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-   -   Do I need permission? (https://www.dvinfo.net/forum/taking-care-business/11782-do-i-need-permission.html)

Matt Elias July 8th, 2003 04:57 PM

Do I need permission?
I attmepting my first docu this summer in my hometown. It's mainly for experience - more of a student film than anything. I was wondering if I still need to cover myself legally, like asking permission to film exteriors of businesses that I may come accross while shooting, with my GL2. I doubt that I'd distribute this docu when I'm finished, but we'll see after post. If I don't cover myself now then I'm afraid thatit may bite me in the butt later on.

Barry Goyette July 8th, 2003 06:31 PM


I'm not the most knowlegeable on this, but I think that documentary production, as a rule, falls under a different category than say commercial or feature production in that if the footage is "newsworthy" you are essentially protected under "freedom of the press" from issues regarding use of business or other names in your project. (otherwise, micheal moore would have GM, wal-mart and the white house up his butt for the rest of his life).

This is not to say you can step onto private property without permission, but incidental imagery taken from public view should present no problem.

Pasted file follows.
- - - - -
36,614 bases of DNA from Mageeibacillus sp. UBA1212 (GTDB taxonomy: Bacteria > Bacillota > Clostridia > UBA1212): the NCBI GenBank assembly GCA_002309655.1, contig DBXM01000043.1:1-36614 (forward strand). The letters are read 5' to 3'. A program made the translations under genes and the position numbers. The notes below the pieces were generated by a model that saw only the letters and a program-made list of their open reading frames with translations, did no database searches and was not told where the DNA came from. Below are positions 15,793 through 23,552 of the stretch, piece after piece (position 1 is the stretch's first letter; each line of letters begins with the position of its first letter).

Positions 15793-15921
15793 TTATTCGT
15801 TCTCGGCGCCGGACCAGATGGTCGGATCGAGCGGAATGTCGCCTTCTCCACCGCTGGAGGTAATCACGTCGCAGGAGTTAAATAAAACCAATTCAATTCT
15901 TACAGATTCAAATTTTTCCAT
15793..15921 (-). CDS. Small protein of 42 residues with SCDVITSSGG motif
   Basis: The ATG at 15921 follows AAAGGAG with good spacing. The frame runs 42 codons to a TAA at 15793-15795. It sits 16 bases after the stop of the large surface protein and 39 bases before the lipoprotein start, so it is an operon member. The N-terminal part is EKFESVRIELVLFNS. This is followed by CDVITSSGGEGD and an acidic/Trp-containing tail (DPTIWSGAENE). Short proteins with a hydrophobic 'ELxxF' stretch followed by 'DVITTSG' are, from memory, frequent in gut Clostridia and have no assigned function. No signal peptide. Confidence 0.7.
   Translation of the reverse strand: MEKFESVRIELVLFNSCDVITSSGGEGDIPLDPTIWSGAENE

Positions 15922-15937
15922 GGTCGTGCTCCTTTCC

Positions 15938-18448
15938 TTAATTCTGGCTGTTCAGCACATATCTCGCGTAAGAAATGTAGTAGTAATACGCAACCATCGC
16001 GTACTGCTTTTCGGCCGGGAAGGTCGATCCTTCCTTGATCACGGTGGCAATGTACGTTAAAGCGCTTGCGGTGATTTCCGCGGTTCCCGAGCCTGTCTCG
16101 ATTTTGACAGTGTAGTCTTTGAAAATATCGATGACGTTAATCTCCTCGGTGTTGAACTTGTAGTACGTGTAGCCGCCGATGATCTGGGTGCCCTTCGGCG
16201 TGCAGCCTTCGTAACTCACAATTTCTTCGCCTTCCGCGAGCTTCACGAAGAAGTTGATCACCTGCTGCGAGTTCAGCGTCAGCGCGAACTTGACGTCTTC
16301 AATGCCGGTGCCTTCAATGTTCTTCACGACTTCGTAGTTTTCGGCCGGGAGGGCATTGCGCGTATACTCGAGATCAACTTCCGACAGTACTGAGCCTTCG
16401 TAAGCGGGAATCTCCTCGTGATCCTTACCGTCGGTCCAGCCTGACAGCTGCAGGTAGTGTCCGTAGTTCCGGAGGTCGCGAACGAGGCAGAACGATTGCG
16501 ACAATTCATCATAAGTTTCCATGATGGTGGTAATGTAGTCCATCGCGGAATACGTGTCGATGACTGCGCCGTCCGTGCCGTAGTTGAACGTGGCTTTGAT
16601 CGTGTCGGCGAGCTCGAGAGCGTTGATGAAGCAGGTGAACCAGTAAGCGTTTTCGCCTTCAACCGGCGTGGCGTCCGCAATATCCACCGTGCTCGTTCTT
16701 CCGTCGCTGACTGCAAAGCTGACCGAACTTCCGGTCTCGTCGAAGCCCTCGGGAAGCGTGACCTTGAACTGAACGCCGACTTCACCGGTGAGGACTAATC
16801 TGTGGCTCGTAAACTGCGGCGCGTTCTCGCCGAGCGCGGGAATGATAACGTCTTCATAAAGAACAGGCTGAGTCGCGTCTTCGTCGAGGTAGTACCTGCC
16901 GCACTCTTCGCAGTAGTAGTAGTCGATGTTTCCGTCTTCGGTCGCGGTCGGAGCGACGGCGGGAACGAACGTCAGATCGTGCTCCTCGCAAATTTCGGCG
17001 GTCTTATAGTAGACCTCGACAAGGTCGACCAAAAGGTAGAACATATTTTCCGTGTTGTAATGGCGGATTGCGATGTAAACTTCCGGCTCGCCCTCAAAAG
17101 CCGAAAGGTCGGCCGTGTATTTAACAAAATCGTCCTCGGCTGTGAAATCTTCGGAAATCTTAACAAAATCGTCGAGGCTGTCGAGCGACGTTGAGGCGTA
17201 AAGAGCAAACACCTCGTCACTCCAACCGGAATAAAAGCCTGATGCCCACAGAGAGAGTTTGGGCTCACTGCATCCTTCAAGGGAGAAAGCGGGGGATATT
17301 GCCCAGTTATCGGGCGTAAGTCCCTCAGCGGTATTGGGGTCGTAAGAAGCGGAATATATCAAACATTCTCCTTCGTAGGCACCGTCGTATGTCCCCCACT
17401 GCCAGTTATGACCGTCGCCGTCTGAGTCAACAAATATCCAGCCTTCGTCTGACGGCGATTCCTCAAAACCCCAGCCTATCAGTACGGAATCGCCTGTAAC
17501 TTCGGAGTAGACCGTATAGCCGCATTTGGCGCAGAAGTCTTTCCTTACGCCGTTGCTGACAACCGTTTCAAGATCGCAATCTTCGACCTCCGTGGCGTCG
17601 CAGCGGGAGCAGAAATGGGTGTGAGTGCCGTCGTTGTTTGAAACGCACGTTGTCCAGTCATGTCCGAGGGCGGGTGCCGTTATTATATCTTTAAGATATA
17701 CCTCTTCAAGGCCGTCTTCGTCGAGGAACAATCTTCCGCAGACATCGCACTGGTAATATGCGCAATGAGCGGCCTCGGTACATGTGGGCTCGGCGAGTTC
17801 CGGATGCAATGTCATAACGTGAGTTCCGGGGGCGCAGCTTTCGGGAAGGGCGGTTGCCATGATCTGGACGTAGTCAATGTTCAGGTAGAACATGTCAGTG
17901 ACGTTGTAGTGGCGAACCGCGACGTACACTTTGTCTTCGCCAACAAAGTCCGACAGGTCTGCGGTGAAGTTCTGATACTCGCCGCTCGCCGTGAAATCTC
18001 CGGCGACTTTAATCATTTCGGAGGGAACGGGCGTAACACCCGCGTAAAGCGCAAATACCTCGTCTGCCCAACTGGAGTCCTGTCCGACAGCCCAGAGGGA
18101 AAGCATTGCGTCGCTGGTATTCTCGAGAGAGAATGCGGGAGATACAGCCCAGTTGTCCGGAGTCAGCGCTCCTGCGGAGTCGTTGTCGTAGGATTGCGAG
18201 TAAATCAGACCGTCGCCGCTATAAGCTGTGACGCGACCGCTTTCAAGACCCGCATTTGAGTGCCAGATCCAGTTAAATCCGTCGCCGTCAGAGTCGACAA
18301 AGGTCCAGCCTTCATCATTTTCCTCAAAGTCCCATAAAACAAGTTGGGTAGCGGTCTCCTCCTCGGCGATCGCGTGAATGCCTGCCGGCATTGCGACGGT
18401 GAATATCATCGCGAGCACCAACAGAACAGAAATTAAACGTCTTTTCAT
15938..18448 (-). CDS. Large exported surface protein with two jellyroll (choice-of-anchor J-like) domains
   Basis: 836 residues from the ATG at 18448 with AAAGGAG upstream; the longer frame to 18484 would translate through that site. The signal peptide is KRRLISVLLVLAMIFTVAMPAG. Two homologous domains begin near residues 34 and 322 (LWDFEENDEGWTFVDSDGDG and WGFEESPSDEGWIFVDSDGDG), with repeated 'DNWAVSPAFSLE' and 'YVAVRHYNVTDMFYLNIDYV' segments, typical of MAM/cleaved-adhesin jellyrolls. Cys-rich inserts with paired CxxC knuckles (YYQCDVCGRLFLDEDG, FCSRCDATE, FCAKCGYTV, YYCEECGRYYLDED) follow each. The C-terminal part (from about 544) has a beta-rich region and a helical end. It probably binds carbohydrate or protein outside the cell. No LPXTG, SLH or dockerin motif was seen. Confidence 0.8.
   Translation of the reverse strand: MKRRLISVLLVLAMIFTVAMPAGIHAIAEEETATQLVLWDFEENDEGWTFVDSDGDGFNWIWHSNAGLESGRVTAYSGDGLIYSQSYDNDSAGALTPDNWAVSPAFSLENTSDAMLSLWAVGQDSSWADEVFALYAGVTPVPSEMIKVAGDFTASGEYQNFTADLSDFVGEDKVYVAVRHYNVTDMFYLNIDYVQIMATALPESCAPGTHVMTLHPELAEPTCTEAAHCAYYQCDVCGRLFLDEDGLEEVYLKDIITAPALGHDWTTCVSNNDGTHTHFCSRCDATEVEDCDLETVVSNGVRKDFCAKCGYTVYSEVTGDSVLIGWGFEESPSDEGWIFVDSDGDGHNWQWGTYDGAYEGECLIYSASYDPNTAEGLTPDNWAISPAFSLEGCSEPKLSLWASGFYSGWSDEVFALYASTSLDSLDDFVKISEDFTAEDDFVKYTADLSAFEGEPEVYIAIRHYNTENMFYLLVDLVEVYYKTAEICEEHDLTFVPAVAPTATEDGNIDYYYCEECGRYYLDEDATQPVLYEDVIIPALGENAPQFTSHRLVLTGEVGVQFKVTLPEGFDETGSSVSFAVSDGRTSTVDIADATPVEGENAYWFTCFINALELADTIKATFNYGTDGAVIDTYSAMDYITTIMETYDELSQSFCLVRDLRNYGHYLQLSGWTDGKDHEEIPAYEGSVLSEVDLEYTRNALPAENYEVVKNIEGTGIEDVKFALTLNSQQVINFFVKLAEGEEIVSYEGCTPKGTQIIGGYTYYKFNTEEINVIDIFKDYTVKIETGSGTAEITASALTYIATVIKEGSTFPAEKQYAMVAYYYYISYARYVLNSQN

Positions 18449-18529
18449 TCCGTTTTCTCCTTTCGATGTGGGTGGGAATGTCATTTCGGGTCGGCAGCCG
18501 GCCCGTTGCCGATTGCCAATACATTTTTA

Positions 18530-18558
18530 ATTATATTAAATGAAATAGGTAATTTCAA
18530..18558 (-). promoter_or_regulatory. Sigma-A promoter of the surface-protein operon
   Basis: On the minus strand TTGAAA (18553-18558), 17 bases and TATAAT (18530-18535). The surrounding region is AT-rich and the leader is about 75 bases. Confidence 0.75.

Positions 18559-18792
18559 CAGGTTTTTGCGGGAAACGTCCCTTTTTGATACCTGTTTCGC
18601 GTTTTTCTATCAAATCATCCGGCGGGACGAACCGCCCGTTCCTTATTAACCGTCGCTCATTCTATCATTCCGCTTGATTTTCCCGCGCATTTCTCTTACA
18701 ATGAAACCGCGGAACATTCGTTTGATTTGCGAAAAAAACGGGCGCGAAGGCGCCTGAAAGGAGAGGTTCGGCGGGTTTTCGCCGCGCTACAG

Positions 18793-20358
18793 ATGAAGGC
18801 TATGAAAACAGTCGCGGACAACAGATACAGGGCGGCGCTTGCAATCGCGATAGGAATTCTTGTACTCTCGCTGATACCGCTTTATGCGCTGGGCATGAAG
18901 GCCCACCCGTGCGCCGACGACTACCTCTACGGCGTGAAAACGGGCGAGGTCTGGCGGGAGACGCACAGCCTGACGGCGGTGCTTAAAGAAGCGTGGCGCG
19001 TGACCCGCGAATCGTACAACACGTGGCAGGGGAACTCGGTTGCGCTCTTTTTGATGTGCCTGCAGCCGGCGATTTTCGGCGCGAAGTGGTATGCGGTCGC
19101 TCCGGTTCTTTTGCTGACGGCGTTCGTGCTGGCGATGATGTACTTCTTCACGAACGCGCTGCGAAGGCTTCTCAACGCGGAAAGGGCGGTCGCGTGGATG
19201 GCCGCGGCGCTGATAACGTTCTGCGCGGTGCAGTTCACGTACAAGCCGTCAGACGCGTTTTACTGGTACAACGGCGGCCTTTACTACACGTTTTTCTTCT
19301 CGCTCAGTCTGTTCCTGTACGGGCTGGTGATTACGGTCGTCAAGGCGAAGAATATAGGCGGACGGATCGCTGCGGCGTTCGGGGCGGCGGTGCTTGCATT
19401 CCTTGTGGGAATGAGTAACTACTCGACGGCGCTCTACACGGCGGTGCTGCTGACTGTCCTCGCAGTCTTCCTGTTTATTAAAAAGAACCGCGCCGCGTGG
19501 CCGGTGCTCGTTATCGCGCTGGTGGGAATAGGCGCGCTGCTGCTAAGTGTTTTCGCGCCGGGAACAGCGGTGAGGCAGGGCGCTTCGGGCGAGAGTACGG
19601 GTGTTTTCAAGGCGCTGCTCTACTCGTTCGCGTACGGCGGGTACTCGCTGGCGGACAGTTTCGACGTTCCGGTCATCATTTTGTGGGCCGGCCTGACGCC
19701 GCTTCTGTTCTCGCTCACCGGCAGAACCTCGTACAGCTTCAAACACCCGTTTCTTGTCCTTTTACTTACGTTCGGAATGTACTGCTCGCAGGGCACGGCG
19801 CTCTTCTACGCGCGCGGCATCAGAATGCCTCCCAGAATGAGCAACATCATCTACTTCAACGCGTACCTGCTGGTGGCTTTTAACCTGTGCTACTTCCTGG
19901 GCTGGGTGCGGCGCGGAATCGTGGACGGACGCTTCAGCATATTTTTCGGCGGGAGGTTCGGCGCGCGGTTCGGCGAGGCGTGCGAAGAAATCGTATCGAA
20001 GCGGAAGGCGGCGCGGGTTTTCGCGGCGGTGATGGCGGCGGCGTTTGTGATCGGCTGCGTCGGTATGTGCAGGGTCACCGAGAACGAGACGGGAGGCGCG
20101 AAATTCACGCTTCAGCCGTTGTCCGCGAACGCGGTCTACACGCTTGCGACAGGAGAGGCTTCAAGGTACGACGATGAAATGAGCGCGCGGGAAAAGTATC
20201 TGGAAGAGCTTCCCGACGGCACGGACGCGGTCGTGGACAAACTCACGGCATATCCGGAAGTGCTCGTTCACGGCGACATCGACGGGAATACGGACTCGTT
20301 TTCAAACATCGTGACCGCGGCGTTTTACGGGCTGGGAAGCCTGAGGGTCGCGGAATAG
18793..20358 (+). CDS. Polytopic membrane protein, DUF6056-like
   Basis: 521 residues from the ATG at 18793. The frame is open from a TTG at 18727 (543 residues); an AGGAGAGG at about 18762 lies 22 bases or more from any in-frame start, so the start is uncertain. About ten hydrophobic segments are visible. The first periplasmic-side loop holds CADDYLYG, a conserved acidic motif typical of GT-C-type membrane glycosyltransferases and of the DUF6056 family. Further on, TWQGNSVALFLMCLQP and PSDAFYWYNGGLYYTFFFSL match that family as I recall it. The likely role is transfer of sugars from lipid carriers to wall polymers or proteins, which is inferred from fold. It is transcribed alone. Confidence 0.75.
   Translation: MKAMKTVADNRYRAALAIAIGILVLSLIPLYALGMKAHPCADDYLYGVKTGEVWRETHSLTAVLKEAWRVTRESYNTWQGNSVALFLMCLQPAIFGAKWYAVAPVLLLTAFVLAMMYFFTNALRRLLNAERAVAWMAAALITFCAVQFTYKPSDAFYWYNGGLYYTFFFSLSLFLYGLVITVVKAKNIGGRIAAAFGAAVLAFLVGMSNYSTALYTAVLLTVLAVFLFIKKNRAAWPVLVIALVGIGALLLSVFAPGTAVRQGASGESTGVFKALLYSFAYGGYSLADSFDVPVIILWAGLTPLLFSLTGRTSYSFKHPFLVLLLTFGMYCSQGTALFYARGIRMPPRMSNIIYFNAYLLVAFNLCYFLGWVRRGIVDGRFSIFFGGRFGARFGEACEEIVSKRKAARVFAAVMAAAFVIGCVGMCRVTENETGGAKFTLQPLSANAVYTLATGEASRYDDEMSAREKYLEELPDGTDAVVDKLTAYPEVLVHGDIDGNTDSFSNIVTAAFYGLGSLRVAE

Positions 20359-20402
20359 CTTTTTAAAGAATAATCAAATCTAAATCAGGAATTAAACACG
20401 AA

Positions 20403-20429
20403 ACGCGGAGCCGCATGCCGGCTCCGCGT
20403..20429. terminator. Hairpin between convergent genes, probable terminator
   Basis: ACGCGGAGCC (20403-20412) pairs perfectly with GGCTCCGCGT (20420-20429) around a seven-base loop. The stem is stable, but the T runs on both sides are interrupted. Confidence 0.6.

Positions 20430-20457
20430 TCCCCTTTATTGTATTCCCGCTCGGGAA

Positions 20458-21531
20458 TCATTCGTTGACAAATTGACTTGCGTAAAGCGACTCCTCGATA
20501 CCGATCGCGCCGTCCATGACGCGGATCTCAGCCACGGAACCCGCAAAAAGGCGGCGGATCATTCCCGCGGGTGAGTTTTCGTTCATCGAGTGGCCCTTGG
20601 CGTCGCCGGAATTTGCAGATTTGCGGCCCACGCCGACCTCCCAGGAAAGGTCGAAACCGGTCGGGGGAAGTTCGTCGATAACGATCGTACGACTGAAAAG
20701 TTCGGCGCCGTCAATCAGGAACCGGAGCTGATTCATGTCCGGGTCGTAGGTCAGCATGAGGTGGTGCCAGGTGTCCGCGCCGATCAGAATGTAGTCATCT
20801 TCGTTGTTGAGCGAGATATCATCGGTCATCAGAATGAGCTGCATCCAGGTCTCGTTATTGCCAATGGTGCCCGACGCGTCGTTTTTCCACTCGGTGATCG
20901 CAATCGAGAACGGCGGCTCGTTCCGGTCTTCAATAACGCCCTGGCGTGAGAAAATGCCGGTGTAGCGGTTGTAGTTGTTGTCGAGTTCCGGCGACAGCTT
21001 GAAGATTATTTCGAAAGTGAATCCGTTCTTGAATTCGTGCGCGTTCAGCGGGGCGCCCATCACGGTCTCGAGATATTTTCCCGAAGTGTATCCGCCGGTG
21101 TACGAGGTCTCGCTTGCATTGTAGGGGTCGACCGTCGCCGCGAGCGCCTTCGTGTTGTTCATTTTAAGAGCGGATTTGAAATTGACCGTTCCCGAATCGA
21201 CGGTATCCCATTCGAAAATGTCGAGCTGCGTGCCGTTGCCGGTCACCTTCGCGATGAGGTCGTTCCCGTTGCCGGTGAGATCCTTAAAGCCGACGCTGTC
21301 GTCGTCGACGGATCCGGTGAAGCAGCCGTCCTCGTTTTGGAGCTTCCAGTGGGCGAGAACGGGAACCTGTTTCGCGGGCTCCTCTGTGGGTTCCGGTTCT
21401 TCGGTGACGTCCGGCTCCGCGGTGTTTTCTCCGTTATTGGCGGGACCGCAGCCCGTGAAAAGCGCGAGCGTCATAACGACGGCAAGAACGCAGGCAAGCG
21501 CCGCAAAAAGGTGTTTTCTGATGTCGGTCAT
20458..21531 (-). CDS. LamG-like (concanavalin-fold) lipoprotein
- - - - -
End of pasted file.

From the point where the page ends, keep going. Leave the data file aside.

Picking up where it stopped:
Matt Elias July 8th, 2003 08:54 PM

Barry, thanks for the advice - it makes sense. That also answers my question on how Michael Moore was able to use the Dick Clark footage in "Bowling." I thought you always need a release to be signed for that type of stuff. Do you know of any resources on the web so that I may further explore this issue? I'll have a few personal resources my self, and will postmy findings in the near future if anyone is interested.

Dylan Couper July 8th, 2003 09:22 PM

It's good experiencee to start asking people now. It'll help you when dealing with people later.

Keith Loh July 8th, 2003 09:26 PM

Dick Clark is a known public figure so it would be hard for him to make a case for a documentary filming him harming his privacy. The only issue in my mind is if Moore was trespassing when he was poking into Clark's van. We had a back and forth about this after Moore won the Oscar and I have no wish to debate that further.

I'm not certain of this but a release also may not protect you against defamation of character.

Curtis T. Stoeber July 8th, 2003 09:29 PM

To my knowledge you can shoot anything without permission as long as you and the camera are on public property the entire time, like a sidewalk. If you go in a house/building or even into the parking lot then the rules change. There are probably exceptions to this rule that I do not know of.

Mike Butler December 15th, 2003 03:32 PM

Well, if you are a mapping company shooting aerial video, you can get sued by Barbra Streisand. (Of course she also got thrown out of court, suing isn't the same as winning a case.)

Marco Leavitt December 15th, 2003 08:16 PM

Man, when in doubt -- go ahead and shoot. It's tough enough to make a documentary without inventing barriers for yourself. If you lose the footage to legal entanglements, at least you tried. You'll lose a lot more footage by being overly timid.

Mike Butler December 16th, 2003 11:05 AM

Marco--amen to that, I just keep it rolling, and run when I get physically threatened. :-)

Barry--GM, Walmart et al probably know that Mr Moore would LOOOOVE the free publicity, which is why they leave it alone. Plus, sympathetic juries would be treated to poor little Michael crying First Amendment against the big, ba-a-a-a-ad corporations, so the chances of plaintiffs prevailing here are not great.

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